Brooklyn nightclub 285 Kent had particularly sticky floors the first night I’d ever seen Ratking. The pit had a blindingly hype and hazy ambience that was amplified by the trio’s combined powers on their early cut “Piece Of Shit;” Hak’s airy vocals kept choruses floating while MC Wiki’s thick New York rasp dragged things down to the concrete on a bed of synthetic noise rap by resident producer Sporting Life.
The New York trio literally busted their heads for their fans, stretching their cacophonous brand of hip-hop/punk/noise music over 2012’s Wiki93 EP and full albums from 2014 (So It Goes) and just last year (700 Fill). They weren’t afraid to channel the grit, the cold, or the ferocity of the streets that Wiki and Hak walked all their lives and that Sport adopted; they were the heartbeat of new New York.
Sadly, last night (June 21), a Vice i-D interview revealed that Hak had departed from the group, citing that “I wasn’t being treated nicely to keep it a hunnid, they didn’t see me for me.”
Like all good things when they die or face stark revision, the internet poured its heart out mourning the death of Ratking. I’ll admit that I freaked out big time about potentially losing the group; it hurt to know that a group that was so thrillingly progressively New York and that had gone so underappreciated by its own city was potentially coming apart at the seams. And even in the midst of confirmation that Ratking was indeed still a group, the writing was still scrawled into the bricks. Both Sporting Life and Wiki released stellar solo projects before the end of last year, and Hak’s solo debut June dropping in tandem with an explicitly post-Ratking interview all but confirmed that Ratking was splintering long before any words were typed; though that didn’t stop Wiki from throwing some of his out there:
Harlem park jams in 2011 led to the booze-stained floors of 285 Kent and tour stints with Death Grips and Earl Sweatshirt. The luminously abrasive wall of sound that was their 2014 album So It Goes led to their BitTorrent album 700 Fill a year later, so where did it all go wrong? The truth is sure to come out at some point, but for now Ratking’s not making it easy to figure out. The group’s Twitter account, already known as a beacon for abstract thought, continued churning out tweets, including these two:
Regardless of the group’s current state, this is the death of one of New York’s premier rap groups as they came to be known; not counting their early days when Racerra and Ramon helped craft Wiki93. Like him or not, Hak’s vocals added something special to the gnarled gumbo that is the group. Sporting Life life once called Hak the “poetic” yin to Wiki’s “Old school spitting” yang: “Things just collide together in an interesting way. He’s like that, he’ll be reading National Geographic one minute and something entirely different the next.” Nowhere was this ever more apparent than on Hak’s verse for “So Sick Stories,” coming in after King Krule’s dreamy drawl: “Marred Muts, upstream harbored us/Luck loop of lucky louie shufflin’ suave struts/Wrists carved up, from center street souls/Whose scars won’t shut, no scars won’t shut!”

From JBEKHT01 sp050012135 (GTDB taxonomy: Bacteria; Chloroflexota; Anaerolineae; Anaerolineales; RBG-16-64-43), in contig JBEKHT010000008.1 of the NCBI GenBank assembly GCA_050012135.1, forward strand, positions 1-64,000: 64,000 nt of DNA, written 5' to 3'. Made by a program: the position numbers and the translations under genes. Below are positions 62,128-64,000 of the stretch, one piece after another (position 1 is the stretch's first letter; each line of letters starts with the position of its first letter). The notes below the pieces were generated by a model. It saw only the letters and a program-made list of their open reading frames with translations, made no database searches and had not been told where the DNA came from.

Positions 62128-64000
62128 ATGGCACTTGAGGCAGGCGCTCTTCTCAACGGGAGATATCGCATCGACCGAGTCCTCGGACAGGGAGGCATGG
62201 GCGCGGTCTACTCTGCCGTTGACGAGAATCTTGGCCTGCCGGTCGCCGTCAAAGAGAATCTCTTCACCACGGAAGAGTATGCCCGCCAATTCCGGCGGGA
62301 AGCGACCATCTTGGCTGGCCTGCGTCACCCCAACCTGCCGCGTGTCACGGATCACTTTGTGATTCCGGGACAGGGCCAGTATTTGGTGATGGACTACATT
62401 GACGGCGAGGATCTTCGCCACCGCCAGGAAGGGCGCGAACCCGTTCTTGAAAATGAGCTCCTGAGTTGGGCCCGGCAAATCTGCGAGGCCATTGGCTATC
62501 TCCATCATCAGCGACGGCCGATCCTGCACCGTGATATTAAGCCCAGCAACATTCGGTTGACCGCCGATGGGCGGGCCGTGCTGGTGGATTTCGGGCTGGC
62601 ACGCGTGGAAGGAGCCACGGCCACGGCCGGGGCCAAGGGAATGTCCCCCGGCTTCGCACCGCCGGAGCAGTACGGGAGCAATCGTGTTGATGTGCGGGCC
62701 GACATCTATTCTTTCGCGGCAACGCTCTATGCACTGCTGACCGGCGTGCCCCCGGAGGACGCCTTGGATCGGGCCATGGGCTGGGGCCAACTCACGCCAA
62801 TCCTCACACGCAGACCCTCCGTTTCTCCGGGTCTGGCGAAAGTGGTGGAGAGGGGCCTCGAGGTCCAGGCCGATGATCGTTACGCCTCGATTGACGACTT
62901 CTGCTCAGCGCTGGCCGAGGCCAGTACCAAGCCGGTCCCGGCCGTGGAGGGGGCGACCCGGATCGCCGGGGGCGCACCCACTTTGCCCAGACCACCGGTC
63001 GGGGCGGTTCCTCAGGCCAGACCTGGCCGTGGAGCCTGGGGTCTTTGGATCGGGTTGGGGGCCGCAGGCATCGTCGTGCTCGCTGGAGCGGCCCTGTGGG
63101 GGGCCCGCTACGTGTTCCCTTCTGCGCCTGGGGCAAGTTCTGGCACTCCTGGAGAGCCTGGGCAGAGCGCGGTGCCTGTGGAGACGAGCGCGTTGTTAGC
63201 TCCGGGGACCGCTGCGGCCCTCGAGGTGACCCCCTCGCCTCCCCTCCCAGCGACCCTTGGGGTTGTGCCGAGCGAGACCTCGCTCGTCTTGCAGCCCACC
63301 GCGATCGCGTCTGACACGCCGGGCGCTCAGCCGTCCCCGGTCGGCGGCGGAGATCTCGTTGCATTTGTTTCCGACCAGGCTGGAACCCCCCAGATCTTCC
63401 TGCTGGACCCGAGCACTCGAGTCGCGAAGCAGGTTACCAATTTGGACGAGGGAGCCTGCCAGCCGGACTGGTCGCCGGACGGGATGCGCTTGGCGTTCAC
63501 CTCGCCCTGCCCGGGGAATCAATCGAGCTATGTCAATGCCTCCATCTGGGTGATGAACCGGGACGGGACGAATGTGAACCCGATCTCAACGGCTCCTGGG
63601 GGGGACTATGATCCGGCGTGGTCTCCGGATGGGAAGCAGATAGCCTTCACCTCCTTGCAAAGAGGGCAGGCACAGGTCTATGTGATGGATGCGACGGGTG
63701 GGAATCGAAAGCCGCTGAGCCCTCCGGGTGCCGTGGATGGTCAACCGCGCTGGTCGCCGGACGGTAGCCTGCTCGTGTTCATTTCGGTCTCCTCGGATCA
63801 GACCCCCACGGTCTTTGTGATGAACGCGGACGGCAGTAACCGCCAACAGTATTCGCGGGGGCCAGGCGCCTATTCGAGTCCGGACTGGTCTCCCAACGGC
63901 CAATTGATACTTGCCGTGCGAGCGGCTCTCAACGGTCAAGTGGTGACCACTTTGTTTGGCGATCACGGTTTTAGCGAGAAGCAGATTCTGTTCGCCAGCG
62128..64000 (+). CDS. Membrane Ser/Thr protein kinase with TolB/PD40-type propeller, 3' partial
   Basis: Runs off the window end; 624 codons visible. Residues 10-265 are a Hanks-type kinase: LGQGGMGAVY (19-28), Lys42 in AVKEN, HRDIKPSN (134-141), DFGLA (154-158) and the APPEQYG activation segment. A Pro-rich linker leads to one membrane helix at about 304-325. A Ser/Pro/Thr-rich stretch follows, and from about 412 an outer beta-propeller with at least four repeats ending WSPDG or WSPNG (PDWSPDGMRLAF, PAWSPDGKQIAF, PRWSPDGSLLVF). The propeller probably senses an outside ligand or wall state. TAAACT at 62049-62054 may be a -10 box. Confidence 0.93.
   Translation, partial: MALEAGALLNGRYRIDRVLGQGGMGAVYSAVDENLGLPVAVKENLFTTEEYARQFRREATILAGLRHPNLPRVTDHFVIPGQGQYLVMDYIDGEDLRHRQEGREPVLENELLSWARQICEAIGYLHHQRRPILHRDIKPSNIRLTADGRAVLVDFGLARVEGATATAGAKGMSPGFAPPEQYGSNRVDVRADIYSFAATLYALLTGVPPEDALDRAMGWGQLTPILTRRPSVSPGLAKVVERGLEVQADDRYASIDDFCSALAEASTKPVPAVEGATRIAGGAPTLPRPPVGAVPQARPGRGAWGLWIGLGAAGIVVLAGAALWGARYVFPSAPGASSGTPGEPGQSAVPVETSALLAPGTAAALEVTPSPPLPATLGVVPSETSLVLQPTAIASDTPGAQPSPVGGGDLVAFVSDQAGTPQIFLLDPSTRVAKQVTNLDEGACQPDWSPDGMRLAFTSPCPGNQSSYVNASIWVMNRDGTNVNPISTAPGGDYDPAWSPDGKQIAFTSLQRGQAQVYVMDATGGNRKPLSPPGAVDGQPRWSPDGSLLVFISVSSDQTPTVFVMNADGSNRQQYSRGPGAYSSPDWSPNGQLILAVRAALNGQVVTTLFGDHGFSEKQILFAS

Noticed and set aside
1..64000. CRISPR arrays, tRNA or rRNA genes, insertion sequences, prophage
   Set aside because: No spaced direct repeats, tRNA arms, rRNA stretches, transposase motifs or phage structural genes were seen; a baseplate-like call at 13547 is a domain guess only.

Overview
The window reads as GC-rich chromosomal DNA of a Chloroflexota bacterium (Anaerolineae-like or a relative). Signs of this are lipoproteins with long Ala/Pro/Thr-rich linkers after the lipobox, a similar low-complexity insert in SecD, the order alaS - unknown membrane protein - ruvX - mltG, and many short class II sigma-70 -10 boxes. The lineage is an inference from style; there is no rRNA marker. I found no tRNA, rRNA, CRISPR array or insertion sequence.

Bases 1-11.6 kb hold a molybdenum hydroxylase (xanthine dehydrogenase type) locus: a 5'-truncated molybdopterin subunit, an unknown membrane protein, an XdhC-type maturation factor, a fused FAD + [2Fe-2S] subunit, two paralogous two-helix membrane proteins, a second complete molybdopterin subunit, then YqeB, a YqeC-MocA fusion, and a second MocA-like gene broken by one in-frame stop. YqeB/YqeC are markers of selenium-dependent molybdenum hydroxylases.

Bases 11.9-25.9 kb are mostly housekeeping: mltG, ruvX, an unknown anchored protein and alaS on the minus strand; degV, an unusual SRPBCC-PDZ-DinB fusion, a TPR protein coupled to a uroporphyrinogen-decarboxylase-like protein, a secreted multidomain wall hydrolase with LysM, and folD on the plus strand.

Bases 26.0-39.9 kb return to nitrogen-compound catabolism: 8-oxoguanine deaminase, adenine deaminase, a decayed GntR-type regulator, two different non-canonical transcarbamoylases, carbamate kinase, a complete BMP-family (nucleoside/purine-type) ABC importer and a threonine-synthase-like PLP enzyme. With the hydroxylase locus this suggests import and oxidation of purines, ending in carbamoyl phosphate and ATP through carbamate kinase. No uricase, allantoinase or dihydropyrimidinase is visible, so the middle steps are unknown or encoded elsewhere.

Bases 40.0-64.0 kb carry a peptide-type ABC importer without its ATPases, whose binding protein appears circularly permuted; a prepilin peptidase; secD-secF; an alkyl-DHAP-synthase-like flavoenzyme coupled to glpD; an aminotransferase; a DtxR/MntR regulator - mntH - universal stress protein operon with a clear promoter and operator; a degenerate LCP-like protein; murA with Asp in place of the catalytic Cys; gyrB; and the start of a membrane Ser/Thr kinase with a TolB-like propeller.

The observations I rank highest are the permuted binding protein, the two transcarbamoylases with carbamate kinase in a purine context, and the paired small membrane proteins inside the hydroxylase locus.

“So Sick Stories” and “Remove Ya” exemplify the duo’s gifts at presenting the grimy reality of a New York where rumination smells like sewage and cops are looking for an excuse to stop brown kids; “Porky pine, prickly but couldn’t stick me this time/With a fine, that I’d find, four months after that shit was signed/For a crime, committed, did it, bullshit quit it It’s a dime/I didn’t hurt nobody, I didn’t cross no line,” Wiki’s internal rhymes dotting the “I” on a bullshit ticket over a dub sack before Hak waxes poetic: “To the boys in blue, never really liked ’em, rubbed me rude/While I was cruising the nue, vibin’ the view/Hear the whoop whoop whoop, stop don’t move”/Hands on the hood, you gave me that look, wearing ya hood/Like a crook, mutt no good.” The Senate is turning down gun control bills in 2016 and these words from 2014 are more piercing than anyone could’ve known.
New York hip-hop is continually pigeonholed into a revivalist context these days, and while NYC hasn’t been gripping the wheel of contemporary hip-hop the way Atlanta has, there’s pockets of innovation just like anywhere else. Ratking and their whole clique pushed music, fashion, live performance, and video into murky energized waters. What other New York rap artist do you know that caught Kanye West’s eye enough to rock one of their shirts in a picture?
I bought Wiki93 on vinyl the second time I saw the group live, opening for Earl Sweatshirt at Webster Hall; it was my friend’s first rap show ever and no one disappointed. I’m glad that Wik, Sport, and Hak have all found success outside of the group; I’m glad that Wiki’s now working on a proper solo album through XL Recordings; I’m glad that a gem of an album like Lil Me was passed out for free and that Wiki’s group with Antwon and Lil Ugly Mane dropped a fire single a couple weeks ago. I’m also glad that Ratking isn’t dead, as time waits for no one and we have to push on, but growing pains seem to have leeched away what it once was.